Another bizarre issue with Flash if you are using dual desktops: Full screen sometimes only appears on your *primary* display, even if the originating window was on the second. Now, I didn't have this problem with YouTube (full screen was on the correct display), but I did have this problem with sites that used their own custom player based on Flash, such as video from the sites of TV Networks. I found a work around for this using gDevilspie (see this thread). But this only addressed the *position* of the window, *not* the size. so unless the two displays were running at the resolution, the full screen was cropped and I could only see the top-left portion. My only work around of this (for now) is to run both displays at the same resolution. 

Hopefully with Flash for Linux discontinued, Canonical (or someone out there) will do the right thing and take over the reigns of support Flash going into the future. Even if you wish Flash would just die, pretending it's already dead is not the solution to a good user experience.


LIRC is a great program, unless your card just happens to not be supported. This isn't LIRC's fault, it tries its best, but for legal reasons there are certain remote they just can't support. Getting LIRC to work for my HVR1600 card was a *huge* pain on 10.04, requiring me to build a custom kernel module. I did eventually get it, but if memory serves, it took several months.

Unfortunately, my card *still* isn't supported in the newest version of LIRC with 12.04. Likely, it never will. On 10.04, I was able to build the kernel module thanks to the lirc-modules-source package and a very nice Fedora user, but it wasn't fun. Unfortunately, it appears lirc-modules-source is not available for 12.04! So until it is, I can't update the patch for 12.04, nor build my kernel module or use my IR Blaster/Receiver.

UPDATE!  I *have* gotten LIRC for my HVR1600 card working on 12.04! Without too much difficulty. I happened across a pre-complied version of the necessary module, lirc_zilog, here inside of a DEB file (32 and 64-bit versions available). I'll post a more comprehensive tutorial as soon as I have a spare moment :).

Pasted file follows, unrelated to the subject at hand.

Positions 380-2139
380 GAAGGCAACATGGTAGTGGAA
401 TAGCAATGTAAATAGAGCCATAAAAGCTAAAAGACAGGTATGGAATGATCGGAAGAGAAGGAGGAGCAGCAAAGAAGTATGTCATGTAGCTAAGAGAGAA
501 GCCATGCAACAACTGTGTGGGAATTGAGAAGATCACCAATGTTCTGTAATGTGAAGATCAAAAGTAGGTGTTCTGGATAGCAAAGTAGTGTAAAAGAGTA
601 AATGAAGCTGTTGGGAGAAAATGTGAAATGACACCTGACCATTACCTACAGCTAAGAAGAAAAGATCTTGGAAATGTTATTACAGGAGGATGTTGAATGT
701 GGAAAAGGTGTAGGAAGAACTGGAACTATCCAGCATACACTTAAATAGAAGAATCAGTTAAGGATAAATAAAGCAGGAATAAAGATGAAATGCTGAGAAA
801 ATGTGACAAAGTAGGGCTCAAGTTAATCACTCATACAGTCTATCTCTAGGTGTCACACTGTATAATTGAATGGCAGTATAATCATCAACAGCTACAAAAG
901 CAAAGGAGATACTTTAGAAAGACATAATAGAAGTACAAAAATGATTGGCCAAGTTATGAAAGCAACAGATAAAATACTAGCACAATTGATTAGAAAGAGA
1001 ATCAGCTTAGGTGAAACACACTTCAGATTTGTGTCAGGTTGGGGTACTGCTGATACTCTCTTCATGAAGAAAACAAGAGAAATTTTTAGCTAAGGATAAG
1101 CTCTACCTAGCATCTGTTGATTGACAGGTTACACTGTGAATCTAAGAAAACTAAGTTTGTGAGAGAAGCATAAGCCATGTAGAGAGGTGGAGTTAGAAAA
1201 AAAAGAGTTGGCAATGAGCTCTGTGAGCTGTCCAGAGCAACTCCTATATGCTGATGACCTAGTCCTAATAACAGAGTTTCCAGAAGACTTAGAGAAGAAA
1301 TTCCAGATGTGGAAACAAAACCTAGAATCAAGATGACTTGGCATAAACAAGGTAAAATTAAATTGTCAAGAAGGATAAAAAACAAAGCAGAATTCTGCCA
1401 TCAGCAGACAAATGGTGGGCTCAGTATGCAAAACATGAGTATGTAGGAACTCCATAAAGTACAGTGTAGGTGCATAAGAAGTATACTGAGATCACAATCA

The (Not So?) Ugly


Hey, I like it. Been using it for a few weeks now and I find it pretty fluid and easy to use. The HUD feature is very cool. Now, now, I know what you are thinking...that damn Unity bar is glued to the left side!!! While I agree that, in principle, this was a poor choice on the part of the Unity developers, you have to remember that Unity is just one desktop environment. You aren't forced to use it, and there are even forks out there (or could fire one up yourself) to get it on the bottom if it's really important to you. Or use an alternative like Cairo dock, or another desktop environment. So it's not really a reason to abandon the distribution altogether, at least IMHO. And if you give it try, you might just like it too. While I do hope they add an supported option to move it in the future, for now I can deal.

X-Session Weirdness

In Ubuntu 10.04, I ran GNOME on two separate X-sessions, one of the PC display, and one of the TV display. I liked this better then running a single display on both, since applications seemed to handle it better (e.g. full screen Flash), even though it meant you couldn't move windows between displays (no biggie to me).

When I enabled dual X-sessions (with the Nvidia-config tool) in 12.04, I was very confused. On one display was the normal Ubuntu desktop, but on the other was just a pure white background with a "X" for a cursor. Obviously 12.04/Unity wasn't designed to handle dual X-sessions this way.

So, I flipped over to Twinview, to see if I could configure that the way I wanted. To my vast surprise, I found two separate desktops (complete with Launcher and top menu bar) just as if I was using dual X-sessions! But now, I had the ability to move windows between desktops. Pretty cool, considering I had been expecting something similar to way Windows handles extended displays, just making a blank window space on the other monitor, but no separate task bar.

So it seems like they tried to take the best of dual X-sessions and the best of Twinview (extended desktop) and munge them together (as a new form of Twinview). And honestly, it works pretty well, except for two problems I've found so far:

1) The "Flash" full screen issue I mentioned above
2) Applications don't quite "understand" it.